Tag Archives: futurology

David Lewis’ constructive Summer Time Wasters

David Lewis from IUPUI put together this nice collection of videos to while away the summer hours.

TED Talks

Richard Baraniuk on open-source learning | Video on TED.com TED Talks Rice University professor Richard Baraniuk explains the vision behind Connexions, his open-source, online education system.

http://www.ted.com/talks/richard_baraniuk_on_open_source_learning.html

Ken Robinson says schools kill creativity | Video on TED.com

Sir Ken Robinson makes an entertaining and profoundly moving case for creating an education system that nurtures (rather than undermines) creativity.

http://www.ted.com/index.php/talks/ken_robinson_says_schools_kill_creativity.html

Yochai Benkler on the new open-source economics | Video on …

TED Talks Yochai Benkler explains how collaborative projects like Wikipedia and Linux represent the next stage of human organization.

http://www.ted.com/talks/yochai_benkler_on_the_new_open_source_economics.html

Clay Shirky on institutions vs. collaboration | Video on TED.com

TED Talks In this prescient 2005 talk, Clay Shirky shows how closed groups and companies will give way to looser networks where small contributors have big …

http://www.ted.com/talks/clay_shirky_on_institutions_versus_collaboration.html

Jimmy Wales on the birth of Wikipedia | Video on TED.com

TED Talks Jimmy Wales recalls how he assembled “a ragtag band of volunteers,” gave them tools for collaborating and created Wikipedia, the self …

http://www.ted.com/talks/jimmy_wales_on_the_birth_of_wikipedia.html

Charles Leadbeater on innovation | Video on TED.com

TED Talks In this deceptively casual talk, Charles Leadbeater weaves a tight argument that innovation isn’t just for professionals anymore.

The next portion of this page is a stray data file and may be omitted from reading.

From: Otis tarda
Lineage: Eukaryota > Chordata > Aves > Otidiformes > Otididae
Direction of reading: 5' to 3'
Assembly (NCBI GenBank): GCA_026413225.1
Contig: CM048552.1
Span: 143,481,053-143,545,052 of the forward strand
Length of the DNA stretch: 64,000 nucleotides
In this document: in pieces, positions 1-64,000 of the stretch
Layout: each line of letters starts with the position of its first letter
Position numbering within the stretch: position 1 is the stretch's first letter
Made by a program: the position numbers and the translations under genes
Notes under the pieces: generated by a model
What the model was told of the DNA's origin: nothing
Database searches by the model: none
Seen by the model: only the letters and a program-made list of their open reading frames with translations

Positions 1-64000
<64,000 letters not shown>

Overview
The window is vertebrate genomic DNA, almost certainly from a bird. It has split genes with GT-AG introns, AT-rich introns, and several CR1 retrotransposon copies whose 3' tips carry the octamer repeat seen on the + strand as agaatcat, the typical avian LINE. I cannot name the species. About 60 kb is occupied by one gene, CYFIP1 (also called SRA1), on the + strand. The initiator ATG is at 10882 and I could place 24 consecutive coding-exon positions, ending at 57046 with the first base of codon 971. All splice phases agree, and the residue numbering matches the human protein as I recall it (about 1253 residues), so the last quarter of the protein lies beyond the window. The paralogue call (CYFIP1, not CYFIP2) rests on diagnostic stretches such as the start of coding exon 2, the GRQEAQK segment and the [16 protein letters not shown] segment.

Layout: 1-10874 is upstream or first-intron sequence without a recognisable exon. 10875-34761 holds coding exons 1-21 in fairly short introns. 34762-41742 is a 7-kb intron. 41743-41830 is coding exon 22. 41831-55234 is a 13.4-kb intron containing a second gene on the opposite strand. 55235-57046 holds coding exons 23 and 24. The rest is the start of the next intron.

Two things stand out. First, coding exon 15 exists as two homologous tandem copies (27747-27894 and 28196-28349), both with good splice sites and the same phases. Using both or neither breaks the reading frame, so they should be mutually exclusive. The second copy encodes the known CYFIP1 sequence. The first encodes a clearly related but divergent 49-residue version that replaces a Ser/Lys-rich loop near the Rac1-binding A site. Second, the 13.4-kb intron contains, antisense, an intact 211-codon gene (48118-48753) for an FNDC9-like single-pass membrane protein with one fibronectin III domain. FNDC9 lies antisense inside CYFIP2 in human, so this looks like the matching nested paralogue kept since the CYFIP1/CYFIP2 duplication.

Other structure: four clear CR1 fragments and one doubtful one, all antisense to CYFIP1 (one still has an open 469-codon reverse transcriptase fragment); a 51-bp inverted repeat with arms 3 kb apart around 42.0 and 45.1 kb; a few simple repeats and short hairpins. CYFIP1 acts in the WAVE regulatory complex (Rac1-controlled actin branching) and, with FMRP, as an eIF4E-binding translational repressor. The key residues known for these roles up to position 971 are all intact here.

http://www.ted.com/talks/charles_leadbeater_on_innovation.html

Other

Clay Shirky Keynote at Web 2.0 Expo “Where do we get the time”

http://video.google.com/videoplay?docid=-2708219489770693816

Web 2.0 Expo NY: Clay Shirky (shirky.com) It’s Not Information Overload. It’s Filter Failure

http://web2expo.blip.tv/file/1277460/

Malcolm Gladwell on the challenge of hiring in the modern world. From “Stories from the Near Future,” the 2008 New Yorker Conference.

http://www.newyorker.com/online/video/conference/2008/gladwell

The future of everything…

As part of my work as an editor at Academic Commons, I’ve been working on a new issue that we’re calling The Future of Everything. You can read more about the plans for the issue on-line.

As part of the run-up to the publication of the issue, which will take the form of an anthology of the best writing and resources that contemplate the future of various topics, we’ve set up a delicious account and are crowdsourcing the collection of readings.

If you happen to use delicious and have bookmarked particularly good readings and resources on topics such as the future of reference, the future of the book, the future of the web, and so on, please feel free to suggest materials by tagging them for:academiccommons. (There is a brief description of how this works also on-line.)

Thanks so far to Mike Lynch for suggesting some good materials on the future of reference.

– mike

Big data: The next Google? Predictions from Nature Magazine

The folks at Nature Magazine just published a special issue called ‘Big Data’. Within that issue is an interesting article entitled ‘Big Data: The next Google’. Here is their introduction to that article:

What will happen in the next 10 years?

“Ten years ago this month, Google’s first employee turned up at the garage where the search engine was originally housed. What technology at a similar early stage today will have changed our world as much by 2018? Nature asked some researchers and business people to speculate — or lay out their wares. Their responses are wide ranging, but one common theme emerges: the integration of the worlds of matter and information, whether it be by the blurring of boundaries between online and real environments, touchy-feely feedback from a phone or chromosomes tucked away on databases.”

Thanks to Shel Sax for the tip!